By now you’ve probably heard the news about Intel discontinuing the Edison (and Joule) modules by the end of the year. What I’m interested in is the impact this will have on The Cube Autopilot (aka Pixhawk2.1).
Considering the autopilot has an Edison version (which allows direct connection of an Edison module), your initial reaction may be to think Intel’s decision will have a major (unfavorable) effect on the Cube Autopilot, but it won’t, and here’s why;
Firstly, the announcement comes over six months before the planned discontinuation date of the Edison. This means there’s still plenty of time to get your hands on a module from the many different online retailers. If you’re in Australia, Core Electronics or RS Components are probably the best bet, otherwise there are plenty of overseas retailers as well.
Secondly, the design goal behind The Cube Autopilot has always been to remain as advanced, modular and adaptive as possible. Modularity is the key to dealing with issues such as the Edison discontinuation. This is demonstrated through the design of the “Cube” and “Carrier” board combination. The “Cube” is the actual autopilot. It’s the brain of the system. The “Carrier” is just a glorified breakout board. Think of it as the skeleton of the system (to which everything else connects). The Edison module connects directly to the “Carrier” (as does the “Cube”), so it’s easy to see that a new “Carrier” board design could facilitate the use of a different companion computer without forcing you to purchase a new “Cube”.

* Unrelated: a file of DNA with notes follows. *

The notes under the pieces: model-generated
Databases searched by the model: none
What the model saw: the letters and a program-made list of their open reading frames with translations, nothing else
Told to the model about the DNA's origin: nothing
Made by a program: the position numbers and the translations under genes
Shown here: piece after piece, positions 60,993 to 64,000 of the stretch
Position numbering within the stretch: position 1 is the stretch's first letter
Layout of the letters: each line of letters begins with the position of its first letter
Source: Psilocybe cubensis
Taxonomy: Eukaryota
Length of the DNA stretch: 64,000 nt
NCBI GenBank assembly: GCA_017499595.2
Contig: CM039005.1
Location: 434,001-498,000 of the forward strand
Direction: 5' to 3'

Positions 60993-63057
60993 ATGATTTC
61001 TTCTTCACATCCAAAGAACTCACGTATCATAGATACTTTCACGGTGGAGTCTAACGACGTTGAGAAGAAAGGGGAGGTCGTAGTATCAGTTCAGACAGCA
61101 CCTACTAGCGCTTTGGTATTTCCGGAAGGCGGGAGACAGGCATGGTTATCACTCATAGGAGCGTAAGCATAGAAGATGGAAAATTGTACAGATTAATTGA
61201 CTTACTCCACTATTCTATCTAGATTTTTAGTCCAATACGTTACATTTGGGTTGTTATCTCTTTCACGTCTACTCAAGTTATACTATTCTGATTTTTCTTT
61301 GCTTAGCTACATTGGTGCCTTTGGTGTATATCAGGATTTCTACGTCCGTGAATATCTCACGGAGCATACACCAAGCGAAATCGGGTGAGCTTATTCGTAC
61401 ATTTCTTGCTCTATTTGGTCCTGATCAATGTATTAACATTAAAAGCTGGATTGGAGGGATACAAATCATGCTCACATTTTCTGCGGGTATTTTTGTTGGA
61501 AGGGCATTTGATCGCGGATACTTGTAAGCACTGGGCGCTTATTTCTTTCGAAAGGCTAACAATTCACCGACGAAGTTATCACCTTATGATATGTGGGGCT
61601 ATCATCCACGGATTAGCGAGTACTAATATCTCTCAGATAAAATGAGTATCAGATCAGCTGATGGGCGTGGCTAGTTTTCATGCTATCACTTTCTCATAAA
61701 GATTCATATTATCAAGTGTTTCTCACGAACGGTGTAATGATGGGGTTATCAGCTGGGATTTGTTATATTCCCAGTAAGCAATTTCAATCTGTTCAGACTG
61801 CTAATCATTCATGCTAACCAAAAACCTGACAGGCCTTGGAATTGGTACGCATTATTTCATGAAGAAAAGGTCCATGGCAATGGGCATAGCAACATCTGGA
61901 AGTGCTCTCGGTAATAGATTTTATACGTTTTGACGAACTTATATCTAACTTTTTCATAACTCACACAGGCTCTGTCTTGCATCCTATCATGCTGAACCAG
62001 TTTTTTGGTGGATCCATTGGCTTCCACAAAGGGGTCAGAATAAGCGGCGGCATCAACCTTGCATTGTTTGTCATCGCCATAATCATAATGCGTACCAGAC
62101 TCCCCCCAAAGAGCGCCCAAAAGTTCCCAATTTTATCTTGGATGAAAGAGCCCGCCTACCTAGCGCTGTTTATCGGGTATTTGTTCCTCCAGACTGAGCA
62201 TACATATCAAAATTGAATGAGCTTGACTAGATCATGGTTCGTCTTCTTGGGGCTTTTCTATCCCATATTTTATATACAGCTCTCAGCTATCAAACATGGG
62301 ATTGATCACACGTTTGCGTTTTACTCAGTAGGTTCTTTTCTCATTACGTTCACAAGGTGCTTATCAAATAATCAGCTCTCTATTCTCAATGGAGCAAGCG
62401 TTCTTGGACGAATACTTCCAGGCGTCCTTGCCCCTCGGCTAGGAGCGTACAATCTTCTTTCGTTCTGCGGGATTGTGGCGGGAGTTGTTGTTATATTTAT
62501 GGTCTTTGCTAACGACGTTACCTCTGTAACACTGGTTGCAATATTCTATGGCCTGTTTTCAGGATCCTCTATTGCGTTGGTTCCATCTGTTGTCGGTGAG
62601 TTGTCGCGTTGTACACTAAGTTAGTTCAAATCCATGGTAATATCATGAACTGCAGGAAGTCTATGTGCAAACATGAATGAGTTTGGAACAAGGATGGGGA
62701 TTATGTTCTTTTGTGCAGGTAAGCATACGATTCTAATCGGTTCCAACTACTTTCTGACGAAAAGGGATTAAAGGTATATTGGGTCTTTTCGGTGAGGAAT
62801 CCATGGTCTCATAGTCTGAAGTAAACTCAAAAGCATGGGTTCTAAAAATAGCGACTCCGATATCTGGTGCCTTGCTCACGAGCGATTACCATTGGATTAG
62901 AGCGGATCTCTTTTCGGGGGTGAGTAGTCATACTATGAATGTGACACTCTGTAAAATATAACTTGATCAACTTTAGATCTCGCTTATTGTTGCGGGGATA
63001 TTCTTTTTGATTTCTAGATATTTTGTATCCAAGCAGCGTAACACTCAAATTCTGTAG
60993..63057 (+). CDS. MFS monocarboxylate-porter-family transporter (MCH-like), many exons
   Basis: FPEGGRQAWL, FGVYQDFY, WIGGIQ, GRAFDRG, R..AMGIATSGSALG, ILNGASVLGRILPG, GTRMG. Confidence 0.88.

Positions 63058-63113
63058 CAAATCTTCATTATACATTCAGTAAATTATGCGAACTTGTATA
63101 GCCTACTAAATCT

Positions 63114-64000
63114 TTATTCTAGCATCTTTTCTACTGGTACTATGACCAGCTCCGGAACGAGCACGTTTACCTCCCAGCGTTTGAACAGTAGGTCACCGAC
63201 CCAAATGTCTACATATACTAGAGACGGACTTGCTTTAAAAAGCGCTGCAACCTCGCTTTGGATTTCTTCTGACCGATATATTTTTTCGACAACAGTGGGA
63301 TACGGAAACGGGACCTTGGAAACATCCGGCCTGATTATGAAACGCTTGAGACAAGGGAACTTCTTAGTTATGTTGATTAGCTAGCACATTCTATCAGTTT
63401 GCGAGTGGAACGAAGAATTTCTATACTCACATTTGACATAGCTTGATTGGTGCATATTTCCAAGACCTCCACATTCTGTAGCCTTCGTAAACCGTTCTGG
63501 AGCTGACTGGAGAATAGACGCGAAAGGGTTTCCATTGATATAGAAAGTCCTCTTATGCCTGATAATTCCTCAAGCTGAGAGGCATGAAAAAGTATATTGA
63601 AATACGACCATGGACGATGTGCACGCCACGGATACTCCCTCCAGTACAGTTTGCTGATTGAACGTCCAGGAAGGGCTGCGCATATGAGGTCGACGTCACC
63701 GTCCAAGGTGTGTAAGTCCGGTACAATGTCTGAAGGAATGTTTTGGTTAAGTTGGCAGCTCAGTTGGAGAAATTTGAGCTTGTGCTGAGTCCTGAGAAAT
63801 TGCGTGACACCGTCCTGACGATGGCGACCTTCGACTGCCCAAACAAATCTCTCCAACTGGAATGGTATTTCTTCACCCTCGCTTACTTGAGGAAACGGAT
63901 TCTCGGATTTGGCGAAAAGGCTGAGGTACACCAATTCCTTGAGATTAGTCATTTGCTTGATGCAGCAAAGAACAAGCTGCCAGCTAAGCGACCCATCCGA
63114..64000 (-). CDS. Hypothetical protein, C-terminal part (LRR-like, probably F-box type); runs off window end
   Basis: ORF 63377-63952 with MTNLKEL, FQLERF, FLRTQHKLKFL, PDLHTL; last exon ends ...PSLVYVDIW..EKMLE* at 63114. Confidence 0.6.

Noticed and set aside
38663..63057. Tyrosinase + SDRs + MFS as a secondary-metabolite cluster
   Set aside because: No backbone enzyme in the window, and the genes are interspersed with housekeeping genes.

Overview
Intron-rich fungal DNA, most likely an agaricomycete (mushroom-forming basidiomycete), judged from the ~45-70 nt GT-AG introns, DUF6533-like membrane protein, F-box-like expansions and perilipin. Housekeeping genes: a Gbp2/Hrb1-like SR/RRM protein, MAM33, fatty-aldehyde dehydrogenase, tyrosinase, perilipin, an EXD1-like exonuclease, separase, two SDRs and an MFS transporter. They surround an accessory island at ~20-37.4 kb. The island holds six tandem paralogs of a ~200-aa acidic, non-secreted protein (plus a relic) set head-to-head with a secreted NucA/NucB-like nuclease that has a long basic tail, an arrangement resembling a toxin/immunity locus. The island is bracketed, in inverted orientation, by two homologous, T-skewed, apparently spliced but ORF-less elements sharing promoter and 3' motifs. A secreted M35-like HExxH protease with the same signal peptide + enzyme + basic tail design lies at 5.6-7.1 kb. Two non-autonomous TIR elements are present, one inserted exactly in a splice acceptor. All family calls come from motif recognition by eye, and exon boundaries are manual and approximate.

In the wake of this news from Intel, we spoke with Philip Rowse (designer of The Cube Autopilot) who told us there’s already plans for two new carrier boards targeting different markets. An Nvidia (Jetson) TX2 Carrier board – for high-end processing intensive applications (think on-board video processing), and a mini carrier board – for space sensitive applications (FPV racers anyone?). He also said “the main thing is that the cube doesn’t need the Edison to fly, and that any [companion] computer can be used.”
The “Carrier” board concept also allows anyone to design their own “Carrier” to do whatever or, connect to whatever, they’d like. This revolution has already started. Along with the two new versions Philip is working on, SpektreWorks announced their own Mutirotor Carrier Board, and here at Bask Aerospace we’re designing our new systems to also leverage this concept for a better overall integration of the flight electronics.
Lastly, what about the current ArduPilot software development for Edison? Well, the small but amazing team of core ArduPilot software developers don’t “lock” themselves to any one particular piece of hardware. In fact, they pride themselves on ArduPilot being able to run on as many different types of hardware as they can make possible. The nice thing here is that most of what’s been coded for Edison will get ported across to other different types of companion computers and, if you’ve just purchased your Edison based Cube Autopilot, the ArduPilot Dev Team is known for supporting legacy hardware for as long as possible, so I doubt they’ll drop Edison anytime soon.
Overall, Edison is still a powerful option for those looking to easily add a companion computer to their system. It will be available until at least the end of this year and will likely be supported for a few years to come.